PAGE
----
Hooray! And up she rises!

Yesterday I was helping my mate David  to rebuild a section of our garden dry-stone wall that had collapsed.   On Friday last I cut back the hedge, shifted a load of compost that was in the way and laid out the wallstones away from the base of the wall to make some room to work.  This is what it looked like at that stage.

I kept thinking of “Mending Wall” by Robert Frost: “Something there is that doesn’t love a wall”.  It was probably the hedge swaying about that finished the wall off, but it was a pretty badly built wall, and it was very tricky knowing how far back to pull it down to start again.  You need to get to some sound wall, trouble was none of the standing wall was brilliant, but I suppose it’s probably been standing over 100 years.

Once David arrived, we took it back a bit further, and then managed to install some large stones as footings (foundations) to carry the weight.  The foundations have to be quite a bit broader than the top of the wall as it leans in, or “batters” as we say round here, towards the top.

We kept a bit of the inside leaf up, as there is a hedge on our side of the wall (I know, “Why do you need a wall AND a hedge?”, just gives us a bit more privacy really.)

Then it started going up.  David was doing the main graft with me just helping out a bit.

You need to get the big stuff in the bottom, or it will not only be heavy to lift onto the upper courses, but also will alter the balance of the whole wall and potentially bring it down again. The plastic trugs hold the heartings or fillings.  These are small rubbly stones used to fill up the gaps between the two leaves of the wall.  You can make out David’s lime band that gives him a reference line with the existing wall, so that it all lines through.

Up it went:

Warm work, hat off now.  It was a very cold start – frosty, but shifting stones around soon warms you up.

We are heading towards getting these topstuns on the top of the wall:

Quite a way to go, but progressing:

More heartings going in.  The bending down gets less at this stage.

In the picture above you can see three elements of a dry stone wall.  The two leaves of the wall, these are like two independent skins, they are locked together by throughs which span both leaves.  The stone with the hammer on it is a through.  You can also see the heartings in the foreground that fill the space between the two leaves.

Time for lunch (another through in right foreground), looking good:

Notice how the stones overlap joints between the stones below.  This adds strength.  If the joints are above each other they are straight joints which make the wall weak, they are called swords in France!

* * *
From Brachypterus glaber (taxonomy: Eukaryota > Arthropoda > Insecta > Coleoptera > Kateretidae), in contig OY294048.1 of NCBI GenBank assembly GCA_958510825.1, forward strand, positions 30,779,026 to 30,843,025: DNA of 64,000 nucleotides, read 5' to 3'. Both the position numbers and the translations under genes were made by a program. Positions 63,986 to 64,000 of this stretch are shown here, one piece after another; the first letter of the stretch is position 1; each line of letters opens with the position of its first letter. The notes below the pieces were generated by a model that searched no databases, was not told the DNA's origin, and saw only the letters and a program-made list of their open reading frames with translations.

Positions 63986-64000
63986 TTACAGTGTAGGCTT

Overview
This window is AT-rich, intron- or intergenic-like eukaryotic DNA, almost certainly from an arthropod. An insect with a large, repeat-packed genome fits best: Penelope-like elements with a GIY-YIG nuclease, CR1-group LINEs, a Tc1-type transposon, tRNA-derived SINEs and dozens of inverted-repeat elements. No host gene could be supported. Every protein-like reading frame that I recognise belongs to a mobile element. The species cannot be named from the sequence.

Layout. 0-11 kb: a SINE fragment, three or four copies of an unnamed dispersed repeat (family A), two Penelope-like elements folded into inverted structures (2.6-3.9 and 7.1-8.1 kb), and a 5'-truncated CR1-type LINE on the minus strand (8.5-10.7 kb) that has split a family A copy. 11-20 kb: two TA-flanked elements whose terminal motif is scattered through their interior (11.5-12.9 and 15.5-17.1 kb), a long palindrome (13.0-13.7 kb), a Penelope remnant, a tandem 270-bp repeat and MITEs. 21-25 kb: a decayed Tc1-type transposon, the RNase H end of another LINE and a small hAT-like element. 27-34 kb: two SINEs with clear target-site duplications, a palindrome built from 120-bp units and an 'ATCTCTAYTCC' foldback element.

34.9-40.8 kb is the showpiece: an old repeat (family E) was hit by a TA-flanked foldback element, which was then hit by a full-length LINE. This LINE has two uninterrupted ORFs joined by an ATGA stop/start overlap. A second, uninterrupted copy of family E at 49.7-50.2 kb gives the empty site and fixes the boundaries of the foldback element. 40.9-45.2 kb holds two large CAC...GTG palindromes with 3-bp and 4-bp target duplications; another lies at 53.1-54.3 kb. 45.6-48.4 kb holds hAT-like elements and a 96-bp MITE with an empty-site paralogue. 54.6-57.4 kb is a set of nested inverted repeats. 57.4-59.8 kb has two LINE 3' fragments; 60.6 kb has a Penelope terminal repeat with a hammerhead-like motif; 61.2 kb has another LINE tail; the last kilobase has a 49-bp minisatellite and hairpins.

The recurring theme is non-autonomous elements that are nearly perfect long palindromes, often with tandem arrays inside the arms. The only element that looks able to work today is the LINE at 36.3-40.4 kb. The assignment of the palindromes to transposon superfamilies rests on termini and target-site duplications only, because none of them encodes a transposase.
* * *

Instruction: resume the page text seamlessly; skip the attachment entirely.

Just about ready for the topstones now.  Notice how the courses are laid progressively closer in to achieve a narrowing towards the top.

Good job, well done, with rubbish materials (we had to reject a few bits of brick, concrete from bucket bottoms and pottery that were all in there before).

Thanks David!

Today in the woods was pretty Spring-like after another bitter frost -4, blimey, it’s supposed to be March for Goodness sake!

I ate in the Strid cafeteria for the first time this year, it was good to feel the sun on my back:

I do think the new white tarp. is a great improvement, not very green, but, hey! I can see what I’m doing and the photos no longer look like scenes from a B horror movie with that green tinge.

4 thoughts on “Hooray! And up she rises!

  1. Great job on that wall. I envy you the stone. There’s not so much as a pebble to be found on our land, all pure either sand or clay.

    Do enlighten me as to the meaning of “strid”. “Trugs” is a new one for me, although I get its meaning from the context.

    • Hi Tico! Funny these English terms eh? “Strid” is the name of the wood where I work. You’ve got me guessing now what it originally means! One meaning of stride is to straddle, so maybe that’s it as the wood is astride the River Wharfe which runs through it.
      Trugs is an interesting one. These were originally baskets used extensively in flower and vegetable farming for harvesting. Not shaped like David’s. Check them out here: http://www.trugmakers.co.uk

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